Longtime KCBS broadcaster Al Hart dies

Al Hart Longtime KCBS Radio anchor Al Hart, a legendary voice in Bay Area broadcasting, died yesterday. He was 88. According to his family, Hart died following a battle with corticobasal degeneration, a rare, progressive neurodegenerative disease. Hart joined KCBS in 1966, two years before the station switched to an all-news format. He was first a sidekick and producer for Dave McElhatton, another Bay Area broadcasting legend. McElhatton, who died in 2010, eventually became a longtime anchor at KPIX-TV. Hart

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Bob Melrose retires from KCBS after 36 years

Bob Melrose, one of the most familiar voices on KCBS 740/106.9 over the years, has retired after 36 years on the air. The Contra Costa Times ran a profile of the 61-year-old Melrose yesterday and here’s a few grafs from the story KCBS and CBS5 did announcing his retirement on April 12: Melrose has raced to the scene of news events so often, and his live reports have become so much a part of KCBS, that many were incredulous to

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CBS News, KCBS Radio legend Don Mozley dies

Don Mozley Longtime KCBS Radio and CBS News reporter Don Mozley died Thursday of a heart attack at the age of 90. He passed away at London’s Heathrow Airport on the way home from a solo trip to Europe. Mozley enjoyed a broadcasting career spanning more than six decades. As KCBS reported on Friday, Mosley was the first reporter to break the news of Japan’s unconditional surrender in 1945. He covered the atomic bomb tests at Bikini in the Marshall

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Six months later, KCBS radio is still on top

Back in Janaury, it was surprising to see All News KCBS leading the ratings in San Francisco for listeners 6+. The question then was: Had KCBS dethroned KGO-AM? Or was it a fluke? Six months later, the trend has become clear, with KCBS on top and KGO 810 slipping to No. 4. CBS Radio’s decision to put the all-news station on FM is paying off. Here’s the usual disclaimer: Advertisers don’t use these numbers when buying air time. They use ratings

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KCBS takes over No. 1 spot in ratings

The decision by CBS Radio to acquire an FM channel for All News 740 KCBS seems to be paying off. KCBS AM-FM was first in the January Arbitron ratings for listeners 6+ with a 6.4 rating compared to 5.8 for perennial leader KGO-AM. A year ago, KCBS (which had just started its FM service) had a 5.6 compared to KGO’s 5.8. In one year, KCBS has grown its listenership by 14%. Here’s the usual disclaimer: Advertisers don’t use these numbers

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KGO-AM falls to No. 3 over holidays

People love Christmas music. A lot of people do. Because KOIT-FM jumped from third to first during the holiday season (from 4.3% in November to 8.1%) when it switched to all Christmas music. KGO-AM 810, which has been No. 1 since the Marconi era, fell to third. Remaining at No. 2 in both surveys was KCBS, which was likely bolstered by its FM signal (now just a year old). Here’s a link to the Arbitron ratings at Radio-Info.com. And here’s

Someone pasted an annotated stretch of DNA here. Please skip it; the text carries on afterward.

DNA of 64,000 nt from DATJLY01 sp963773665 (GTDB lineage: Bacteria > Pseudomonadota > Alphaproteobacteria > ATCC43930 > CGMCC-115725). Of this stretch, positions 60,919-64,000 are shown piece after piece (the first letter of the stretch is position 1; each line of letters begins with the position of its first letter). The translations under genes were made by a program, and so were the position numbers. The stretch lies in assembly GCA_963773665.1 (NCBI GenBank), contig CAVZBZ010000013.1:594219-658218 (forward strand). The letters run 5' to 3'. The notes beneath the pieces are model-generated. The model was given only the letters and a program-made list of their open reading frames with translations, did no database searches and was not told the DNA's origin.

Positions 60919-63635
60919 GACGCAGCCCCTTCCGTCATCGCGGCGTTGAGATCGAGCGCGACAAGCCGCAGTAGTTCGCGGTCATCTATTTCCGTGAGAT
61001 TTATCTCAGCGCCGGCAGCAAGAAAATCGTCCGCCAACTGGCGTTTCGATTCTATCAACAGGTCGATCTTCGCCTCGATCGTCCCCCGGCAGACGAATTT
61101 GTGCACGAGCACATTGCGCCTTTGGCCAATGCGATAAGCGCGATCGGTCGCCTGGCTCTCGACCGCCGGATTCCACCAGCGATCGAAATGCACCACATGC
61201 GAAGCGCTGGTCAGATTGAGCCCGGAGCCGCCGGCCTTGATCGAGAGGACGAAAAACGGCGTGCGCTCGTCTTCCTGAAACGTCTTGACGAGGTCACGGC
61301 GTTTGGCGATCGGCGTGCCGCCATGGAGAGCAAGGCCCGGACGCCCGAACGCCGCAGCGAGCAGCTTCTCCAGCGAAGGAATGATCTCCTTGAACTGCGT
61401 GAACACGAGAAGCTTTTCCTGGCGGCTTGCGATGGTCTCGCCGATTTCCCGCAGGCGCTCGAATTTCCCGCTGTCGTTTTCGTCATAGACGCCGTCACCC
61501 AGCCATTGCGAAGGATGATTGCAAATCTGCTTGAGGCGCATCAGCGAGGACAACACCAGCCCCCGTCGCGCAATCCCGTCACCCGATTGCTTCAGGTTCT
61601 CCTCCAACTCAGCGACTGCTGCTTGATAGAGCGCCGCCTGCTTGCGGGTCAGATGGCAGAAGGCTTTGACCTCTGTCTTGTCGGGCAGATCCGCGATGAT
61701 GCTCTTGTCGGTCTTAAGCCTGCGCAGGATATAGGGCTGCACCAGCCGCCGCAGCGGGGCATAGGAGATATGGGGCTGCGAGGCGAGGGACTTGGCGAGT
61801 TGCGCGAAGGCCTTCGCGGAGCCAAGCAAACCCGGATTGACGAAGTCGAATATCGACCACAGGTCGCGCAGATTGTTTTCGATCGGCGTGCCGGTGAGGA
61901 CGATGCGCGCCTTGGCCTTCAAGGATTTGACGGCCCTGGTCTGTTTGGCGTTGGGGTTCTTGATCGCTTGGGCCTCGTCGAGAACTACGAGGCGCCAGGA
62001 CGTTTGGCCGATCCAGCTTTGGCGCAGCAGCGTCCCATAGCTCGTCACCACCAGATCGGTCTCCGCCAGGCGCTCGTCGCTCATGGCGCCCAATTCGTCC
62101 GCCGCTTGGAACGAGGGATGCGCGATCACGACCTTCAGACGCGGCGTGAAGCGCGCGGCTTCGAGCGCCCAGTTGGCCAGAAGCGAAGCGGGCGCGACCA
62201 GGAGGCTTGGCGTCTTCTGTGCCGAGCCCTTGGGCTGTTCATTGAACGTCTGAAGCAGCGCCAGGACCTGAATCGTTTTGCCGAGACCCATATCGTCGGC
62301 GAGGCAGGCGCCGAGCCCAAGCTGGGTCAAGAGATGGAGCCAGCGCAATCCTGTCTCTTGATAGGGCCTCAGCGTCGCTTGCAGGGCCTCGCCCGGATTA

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Business editor Bob Price retires from KCBS

Bob Price, who has done business reports every half hour at :25 and :55 on KCBS for a a dozen years, retired Friday. He’s been at KCBS for the last 24 years of his 40-year career. He covered stories such as the Nixon resignation, the Kent State shootings, the Reagan assassination attempt and the dot-com crash. Here’s a link to Stan Bunger’s story about Price’s last day. Price and wife Betsy O’Connor (formerly of KDFC) plan to do more traveling

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New voice on KCBS

Akilah Bolden-Monifa of CBS5 and KCBS tells us that there’s a new voice on the all news AM-FM powerhouse. John Evans, who was let go from classical station KDFC in May, has joined KCBS All News 740 AM and 106.9 FM, and is anchoring the overnight news from 10 p.m.-midnight and 2 a.m.-5 a.m. weekdays. He replaces Dave McQueen, who retired in June. (Photo credit: KDFC)

KCBS turns 100 on Thursday

KCBS All News Radio 740 AM and 106.9 FM will celebrate its 100th anniversary on Thursday where it all began on the corner of First and San Fernando streets in San Jose. That’s where Charles David “Doc” Herrold (left) operated Herrold’s College of Wireless and Engineering (right). Herrold and his students started what is widely believed to be the first station to have regularly scheduled broadcasts. Initially the station was only identified as “San Jose Calling” and then KQW. CBS

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Local TV, radio, Web ad revenue plunges

TV stations in the Bay Area saw ad revenues fall 14% in the first quarter compared to the previous year due mainly to the downturn in the auto industry, the Chron reports. For radio, the drop was 27%. Analysts told the Chron revenues were down nearly 50% at some political blogs, and 10 to 20 percent at entertainment blogs. “Never seen it this bad. Never,” said longtime KGO-AM president and gm Mickey Luckoff. One exception was all-news KCBS, which saw

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